- December 26, 2012: Dwight Howard clocks Kenneth Faried in the face.
- December 31, 2012: Fab Melo is diagnosed with concussion.
- January 1, 2013: Charlie Villanueva is ejected for an elbow to the head of Isaiah Thomas.
- January 2, 2013: Festus Ezeli sends Blake Griffin hard to the floor with a flagrant foul.
- January 4, 2013: Jeremy Lin and Larry Sanders bang heads in bloody fashion.
- January 4, 2013 Kevin Garnett hits Tyler Hansbrough hard in the face, and is ejected.
- January 6, 2013: Pau Gasol takes a bloody shot to the nose that is diagnosed as a concussion and causes him to miss five games.
- January 9, 2013: Carlos Delfino, who had a serious concussion two years ago, takes a hard blow to the head and appears shaken up.
- January 26, 2013: Shannon Brown clobbers Manu Ginobili and was ejected.
- January 28, 2013: Nets rookie Tornike Shengalia is recalled from the D-League to be treated for concussion.
- January 29, 2013: Chris Kaman is out indefinitely with a concussion suffered in practice.
- February 2, 2013: Michael Kidd-Gilchrist is hospitalized with a concussion resulting from colliding with a teammate.
- February 3, 2013: Metta World Peace is suspended for punching Brandon Knight in the face.
- February 5, 2013: Larry Sanders collides with a dunking Kenneth Faried in mid-air, hits the back of his head hard on the floor and leaves the game.
Now you might say, this is a physical sport. Who could be alarmed if that physicality involves the head once in a while?
The answer: Medical science.
For the record here is our list of NBA concussions: Continue reading
I don’t know how to make this much more clear.
And, believe me about 5 minutes after this goes up my twitter and inbox will be jammed full of criticism.
The injury of concussion: abnormal function of the brain after a traumatic event to the body/head (see all signs and symptoms), is not the “problem” we are facing.
The massive issue and “problems” we are facing in this crisis stem from the improper (see poor or none) and mismanagement of concussion and/or mild traumatic brain injury (mTBI).
Removing concussions from sports is nearly impossible, heck any physical activity has the risk of concussion (see my two concussions standing up and hitting my head on an open cabinet). If everyone would take the focus away from “stopping” concussions and work on a safe, effective, and universal injury management technique (see ACL rehab protocols) for concussions this “problem” would cease to be a problem.
OK, fire away…
On Twitter yesterday I commented on the words Jim Nantz spoke on “Face the Nation” regarding concussions (emphasis mine);
“[r]esearch shows that at the college level, a women’s soccer player is two and half times more likely to suffer a concussion than a college football player. I don’t hear anyone saying right now, ‘should we put our daughter in these soccer programs?'”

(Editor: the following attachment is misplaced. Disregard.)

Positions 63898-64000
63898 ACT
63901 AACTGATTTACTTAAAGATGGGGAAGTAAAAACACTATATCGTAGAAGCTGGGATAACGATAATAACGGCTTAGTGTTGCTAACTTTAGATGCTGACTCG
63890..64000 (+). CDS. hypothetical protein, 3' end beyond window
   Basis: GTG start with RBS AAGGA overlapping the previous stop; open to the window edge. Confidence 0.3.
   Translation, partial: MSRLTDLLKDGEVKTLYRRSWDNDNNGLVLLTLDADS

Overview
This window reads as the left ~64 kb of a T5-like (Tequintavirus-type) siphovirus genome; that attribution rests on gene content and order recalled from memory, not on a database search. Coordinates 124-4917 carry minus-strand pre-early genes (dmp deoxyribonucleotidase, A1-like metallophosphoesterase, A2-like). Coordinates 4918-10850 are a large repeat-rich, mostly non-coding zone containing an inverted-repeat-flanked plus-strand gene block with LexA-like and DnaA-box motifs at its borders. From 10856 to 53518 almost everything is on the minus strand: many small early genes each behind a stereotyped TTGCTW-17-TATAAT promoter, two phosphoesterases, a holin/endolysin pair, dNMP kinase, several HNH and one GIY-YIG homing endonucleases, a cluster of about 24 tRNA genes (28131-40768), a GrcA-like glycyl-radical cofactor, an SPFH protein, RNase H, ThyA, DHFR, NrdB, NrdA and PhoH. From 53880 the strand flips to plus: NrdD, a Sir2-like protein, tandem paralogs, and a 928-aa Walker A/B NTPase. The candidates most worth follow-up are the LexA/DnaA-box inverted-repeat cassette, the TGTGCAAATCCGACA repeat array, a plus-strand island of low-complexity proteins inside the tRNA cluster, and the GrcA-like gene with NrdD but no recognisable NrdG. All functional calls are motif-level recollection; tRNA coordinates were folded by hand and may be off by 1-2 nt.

Huge props to Jason Lisk of bigleadsports, for doing the work of digging to find the information that Nantz used in the interview. The long and short of Lisk’s adventure was that he could not find a specific connotation of such claims. The 2007 article he cited in his wirte-up can be found here, Concussions Among United States High School and Collegiate Athletes, via nih.gov. You can look and see what Lisk and myself see, football concussions occur more than female soccer concussions – except for an anomaly (very small one less 4%) – in college football and female college soccer. Lisk also notes this was a 2007 study, although ancient in the realm of concussions, it is very solid and worth citing.
A repeat of the above study could not be found and probably should be done, however there are plenty of “concussion incidence” research in the high school sports. Those can be found by simply going to ‘Google Scholar’ and defining your terms. Here is a very good one regarding concussions alone, Marar et Al_ Epidemiology of Concussions, where the football vs. girls soccer numbers are; 6.4/3.4 (that is per 10,000 athlete exposures). This is a 47% increase as compared between the two sports, almost two-time as likely. More important is that this information was published a year ago, some of the freshest information out there.
Specifically Nantz was using collegiate soccer as his “trump card” in the case for football. Not only is collegiate soccer a rare occurrence for those playing soccer, it is not nearly as populated as high school and youth soccer, where the concussion problem is WAY lower than football.
Not only was Nantz – and Limbaugh – spewing information that is both hard to find (no source) and outrageous to this author, it is completely irresponsible to even suggest that female soccer is more “dangerous” than football, in terms of concussions.
Here is my diatribe from twitter last night; Continue reading